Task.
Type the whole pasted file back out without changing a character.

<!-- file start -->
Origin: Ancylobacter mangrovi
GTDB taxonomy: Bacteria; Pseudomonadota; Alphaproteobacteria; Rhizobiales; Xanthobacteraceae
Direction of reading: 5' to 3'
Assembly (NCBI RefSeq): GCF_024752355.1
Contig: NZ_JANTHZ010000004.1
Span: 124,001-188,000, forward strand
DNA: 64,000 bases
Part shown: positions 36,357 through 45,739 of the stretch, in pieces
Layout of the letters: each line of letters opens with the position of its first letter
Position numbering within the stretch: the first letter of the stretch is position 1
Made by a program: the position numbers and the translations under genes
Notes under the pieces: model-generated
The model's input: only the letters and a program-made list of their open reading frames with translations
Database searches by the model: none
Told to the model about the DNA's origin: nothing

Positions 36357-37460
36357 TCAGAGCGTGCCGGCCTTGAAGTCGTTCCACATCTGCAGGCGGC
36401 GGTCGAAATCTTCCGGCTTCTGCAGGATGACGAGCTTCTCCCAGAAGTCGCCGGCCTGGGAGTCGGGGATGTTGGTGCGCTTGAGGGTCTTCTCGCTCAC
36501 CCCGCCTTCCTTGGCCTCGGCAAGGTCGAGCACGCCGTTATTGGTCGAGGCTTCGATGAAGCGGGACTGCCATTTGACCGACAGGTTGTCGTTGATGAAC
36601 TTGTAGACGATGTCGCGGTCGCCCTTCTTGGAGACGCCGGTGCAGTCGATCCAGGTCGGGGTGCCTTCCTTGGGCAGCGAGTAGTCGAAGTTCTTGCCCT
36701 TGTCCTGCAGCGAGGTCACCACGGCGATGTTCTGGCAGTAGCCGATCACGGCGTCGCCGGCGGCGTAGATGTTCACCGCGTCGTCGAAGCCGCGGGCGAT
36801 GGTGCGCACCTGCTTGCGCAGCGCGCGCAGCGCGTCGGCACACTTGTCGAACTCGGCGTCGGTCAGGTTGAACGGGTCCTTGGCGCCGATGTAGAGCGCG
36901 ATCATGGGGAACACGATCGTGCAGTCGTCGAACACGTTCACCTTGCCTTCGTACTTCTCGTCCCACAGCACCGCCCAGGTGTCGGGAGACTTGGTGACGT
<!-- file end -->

Origin: Ancylobacter mangrovi
GTDB taxonomy: Bacteria; Pseudomonadota; Alphaproteobacteria; Rhizobiales; Xanthobacteraceae
Direction of reading: 5' to 3'
Assembly (NCBI RefSeq): GCF_024752355.1
Contig: NZ_JANTHZ010000004.1
Span: 124,001-188,000, forward strand
DNA: 64,000 bases
Part shown: positions 36,357 through 45,739 of the stretch, in pieces
Layout of the letters: each line of letters opens with the position of its first letter
Position numbering within the stretch: the first letter of the stretch is position 1
Made by a program: the position numbers and the translations under genes
Notes under the pieces: model-generated
The model's input: only the letters and a program-made list of their open reading frames with translations
Database searches by the model: none
Told to the model about the DNA's origin: nothing

Positions 36357-37460
36357 TCAGAGCGTGCCGGCCTTGAAGTCGTTCCACATCTGCAGGCGGC
36401 GGTCGAAATCTTCCGGCTTCTGCAGGATGACGAGCTTCTCCCAGAAGTCGCCGGCCTGGGAGTCGGGGATGTTGGTGCGCTTGAGGGTCTTCTCGCTCAC
36501 CCCGCCTTCCTTGGCCTCGGCAAGGTCGAGCACGCCGTTATTGGTCGAGGCTTCGATGAAGCGGGACTGCCATTTGACCGACAGGTTGTCGTTGATGAAC
36601 TTGTAGACGATGTCGCGGTCGCCCTTCTTGGAGACGCCGGTGCAGTCGATCCAGGTCGGGGTGCCTTCCTTGGGCAGCGAGTAGTCGAAGTTCTTGCCCT
36701 TGTCCTGCAGCGAGGTCACCACGGCGATGTTCTGGCAGTAGCCGATCACGGCGTCGCCGGCGGCGTAGATGTTCACCGCGTCGTCGAAGCCGCGGGCGAT
36801 GGTGCGCACCTGCTTGCGCAGCGCGCGCAGCGCGTCGGCACACTTGTCGAACTCGGCGTCGGTCAGGTTGAACGGGTCCTTGGCGCCGATGTAGAGCGCG
36901 ATCATGGGGAACACGATCGTGCAGTCGTCGAACACGTTCACCTTGCCTTCGTACTTCTCGTCCCACAGCACCGCCCAGGTGTCGGGAGACTTGGTGACGT